Yeah, after we tell them to seek asylum in Haiti or else, then we get around to flushing that insidiously foul cesspool in Harrisburg. Sez me!

Some guy wanted me to add my name, address and all of that to a petition demanding a drilling moratorium. And he actually got a tad mouthy after I declined by telling him that his petition was a couple of years late. Call me mentally incontinent if you must, but I haven’t seen anything that suggests that a moratorium is even remotely possible until the ranks of Haiti get to swelling in a noticeable way.

A women associated with un-naturalgas.org sat with a few of us and excitedly encouraged us to commit civil disobedience by way of affixing anti-fracking signs to highways and byways and the like. Yeah, that’s real cute and all right up until the state trooper pulls up right behind you while you‘re busily defacing public property.


Overall, I’d say the event was not what the organizers had hoped it might become. And that’s a shame because a wide array of concerned people donated their time, their equipment and their property to the event. And in our case, that spry gang of 6, we donated our time, our sweat, and in Herb’s case, even a drop or two of blood.

It was apparent that both the hosts from and the regular callers to WILK radio that were making most of the anti-drilling noise were nowhere to be found. Big surprise there. I figure if it won’t help their ratings in some way, it’s not worth their time. Yet, some of these same on-air talk jocks accuse others of being in it (business) for profit, profit and more profit.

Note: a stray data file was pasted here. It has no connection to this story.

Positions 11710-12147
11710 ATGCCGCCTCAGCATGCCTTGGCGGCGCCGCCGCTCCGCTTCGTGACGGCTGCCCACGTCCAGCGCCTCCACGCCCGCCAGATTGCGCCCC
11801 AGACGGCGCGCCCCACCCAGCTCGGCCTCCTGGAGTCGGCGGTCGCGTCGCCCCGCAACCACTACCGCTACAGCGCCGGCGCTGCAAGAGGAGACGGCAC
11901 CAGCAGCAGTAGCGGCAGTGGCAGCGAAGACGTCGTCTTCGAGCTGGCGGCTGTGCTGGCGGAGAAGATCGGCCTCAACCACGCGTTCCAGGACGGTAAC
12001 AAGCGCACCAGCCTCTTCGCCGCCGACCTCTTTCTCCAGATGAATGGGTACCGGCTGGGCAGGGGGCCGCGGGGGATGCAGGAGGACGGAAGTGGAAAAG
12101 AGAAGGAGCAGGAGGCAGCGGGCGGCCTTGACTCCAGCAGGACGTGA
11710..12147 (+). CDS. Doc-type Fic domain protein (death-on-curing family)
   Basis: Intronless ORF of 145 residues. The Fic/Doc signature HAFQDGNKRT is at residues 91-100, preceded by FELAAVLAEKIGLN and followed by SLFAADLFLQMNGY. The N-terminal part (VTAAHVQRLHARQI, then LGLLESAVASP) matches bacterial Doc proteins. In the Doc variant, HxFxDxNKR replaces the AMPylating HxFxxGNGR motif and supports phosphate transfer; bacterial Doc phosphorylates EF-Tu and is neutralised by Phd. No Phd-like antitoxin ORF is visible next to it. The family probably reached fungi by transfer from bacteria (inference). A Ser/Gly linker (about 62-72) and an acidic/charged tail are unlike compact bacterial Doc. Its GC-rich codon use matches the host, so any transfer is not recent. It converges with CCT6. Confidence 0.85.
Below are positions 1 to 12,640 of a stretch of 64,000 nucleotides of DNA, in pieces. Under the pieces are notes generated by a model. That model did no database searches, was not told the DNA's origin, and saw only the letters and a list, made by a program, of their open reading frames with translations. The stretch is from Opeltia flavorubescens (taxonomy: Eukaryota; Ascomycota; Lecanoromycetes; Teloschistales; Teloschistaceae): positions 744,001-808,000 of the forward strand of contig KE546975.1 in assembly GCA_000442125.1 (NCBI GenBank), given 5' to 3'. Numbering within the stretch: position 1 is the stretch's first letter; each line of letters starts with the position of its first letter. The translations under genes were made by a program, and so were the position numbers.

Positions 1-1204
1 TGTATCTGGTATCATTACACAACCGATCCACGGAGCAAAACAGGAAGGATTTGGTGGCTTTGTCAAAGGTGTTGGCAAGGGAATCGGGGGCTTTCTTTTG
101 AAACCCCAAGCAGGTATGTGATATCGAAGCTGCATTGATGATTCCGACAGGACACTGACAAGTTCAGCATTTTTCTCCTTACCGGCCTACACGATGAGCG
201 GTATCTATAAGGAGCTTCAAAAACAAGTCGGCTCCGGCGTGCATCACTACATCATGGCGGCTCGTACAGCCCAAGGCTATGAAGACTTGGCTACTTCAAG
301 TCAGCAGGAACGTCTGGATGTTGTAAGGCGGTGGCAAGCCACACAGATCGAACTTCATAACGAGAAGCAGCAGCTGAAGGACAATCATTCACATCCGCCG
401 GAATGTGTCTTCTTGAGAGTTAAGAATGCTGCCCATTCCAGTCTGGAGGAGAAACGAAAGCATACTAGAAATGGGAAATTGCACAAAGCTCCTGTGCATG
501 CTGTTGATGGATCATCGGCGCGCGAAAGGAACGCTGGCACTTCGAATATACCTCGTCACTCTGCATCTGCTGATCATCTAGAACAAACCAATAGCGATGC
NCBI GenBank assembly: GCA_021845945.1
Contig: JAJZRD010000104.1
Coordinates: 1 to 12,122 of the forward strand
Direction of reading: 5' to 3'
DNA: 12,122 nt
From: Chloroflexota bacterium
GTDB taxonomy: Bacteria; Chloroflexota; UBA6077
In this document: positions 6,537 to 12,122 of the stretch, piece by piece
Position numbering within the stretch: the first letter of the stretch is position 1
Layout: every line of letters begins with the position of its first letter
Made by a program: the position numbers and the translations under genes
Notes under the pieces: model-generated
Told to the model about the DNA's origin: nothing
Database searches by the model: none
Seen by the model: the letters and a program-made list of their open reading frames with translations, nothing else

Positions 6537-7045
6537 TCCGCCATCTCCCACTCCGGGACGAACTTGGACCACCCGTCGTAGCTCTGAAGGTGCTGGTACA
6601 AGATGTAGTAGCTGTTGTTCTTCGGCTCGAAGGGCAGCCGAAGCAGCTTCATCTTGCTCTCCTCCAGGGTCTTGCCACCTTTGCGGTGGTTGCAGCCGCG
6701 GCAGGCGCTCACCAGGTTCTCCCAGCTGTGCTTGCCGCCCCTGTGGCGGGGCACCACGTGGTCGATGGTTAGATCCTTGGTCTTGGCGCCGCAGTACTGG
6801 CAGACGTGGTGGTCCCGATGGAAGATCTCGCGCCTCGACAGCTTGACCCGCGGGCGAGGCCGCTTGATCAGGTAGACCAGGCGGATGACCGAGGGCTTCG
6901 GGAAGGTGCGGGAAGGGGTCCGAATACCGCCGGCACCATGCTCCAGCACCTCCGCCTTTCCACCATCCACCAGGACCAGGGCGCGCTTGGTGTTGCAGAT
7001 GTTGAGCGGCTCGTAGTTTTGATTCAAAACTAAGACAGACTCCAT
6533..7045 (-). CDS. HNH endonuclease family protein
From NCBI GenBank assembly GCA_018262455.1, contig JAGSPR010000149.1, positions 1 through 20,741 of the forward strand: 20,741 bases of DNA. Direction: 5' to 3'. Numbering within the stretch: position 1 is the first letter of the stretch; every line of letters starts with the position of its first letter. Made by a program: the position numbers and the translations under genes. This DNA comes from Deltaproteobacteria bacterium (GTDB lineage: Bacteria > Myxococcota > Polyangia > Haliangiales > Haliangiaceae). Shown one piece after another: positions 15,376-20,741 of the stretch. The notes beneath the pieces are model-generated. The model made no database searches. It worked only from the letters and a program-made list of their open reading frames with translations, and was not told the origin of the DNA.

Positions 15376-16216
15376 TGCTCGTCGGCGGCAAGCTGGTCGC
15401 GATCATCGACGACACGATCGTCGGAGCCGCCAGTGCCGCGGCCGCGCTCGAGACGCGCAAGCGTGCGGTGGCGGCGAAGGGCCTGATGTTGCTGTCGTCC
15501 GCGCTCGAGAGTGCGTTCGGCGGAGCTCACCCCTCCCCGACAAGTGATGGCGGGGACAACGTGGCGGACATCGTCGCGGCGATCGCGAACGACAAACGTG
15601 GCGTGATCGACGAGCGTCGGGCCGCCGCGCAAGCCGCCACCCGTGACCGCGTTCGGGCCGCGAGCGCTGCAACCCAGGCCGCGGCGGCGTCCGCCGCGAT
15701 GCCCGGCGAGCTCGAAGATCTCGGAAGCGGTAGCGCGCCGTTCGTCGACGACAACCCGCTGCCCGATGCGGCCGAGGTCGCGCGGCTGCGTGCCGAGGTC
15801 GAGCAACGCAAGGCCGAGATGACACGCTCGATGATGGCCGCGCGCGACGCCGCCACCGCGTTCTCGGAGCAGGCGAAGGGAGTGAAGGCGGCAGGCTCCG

I did not see any TV crews. But I did spot the print types, scribes as well as photographers.

Amazingly enough, me, the guy proudly sporting the “Impeach Everybody” button managed to get a lift back to Wilkes-Barre with none other than State Representative Eddie Day Pashinski. He was on hand to show support for the goings-on, and he was the only elected politician from all of NEPA that I encountered.

And after hearing him discuss the many nuances of the gas drilling issue with the huddled folks that were more than eager to fill his ear, it’s clear to me that he’s well-read whereas this potential disaster in the making is concerned. Having known the guy for many years, it didn’t surprise me none.

Herb asked if I was going to take in the blogger/candidate soiree scheduled for September, and initially I kind of shrugged my shoulders. But after a moment or two of deliberation, I told him I’d go if he’d go so we could down some beers and ignore all of the assembled politicians eager for some free “press.”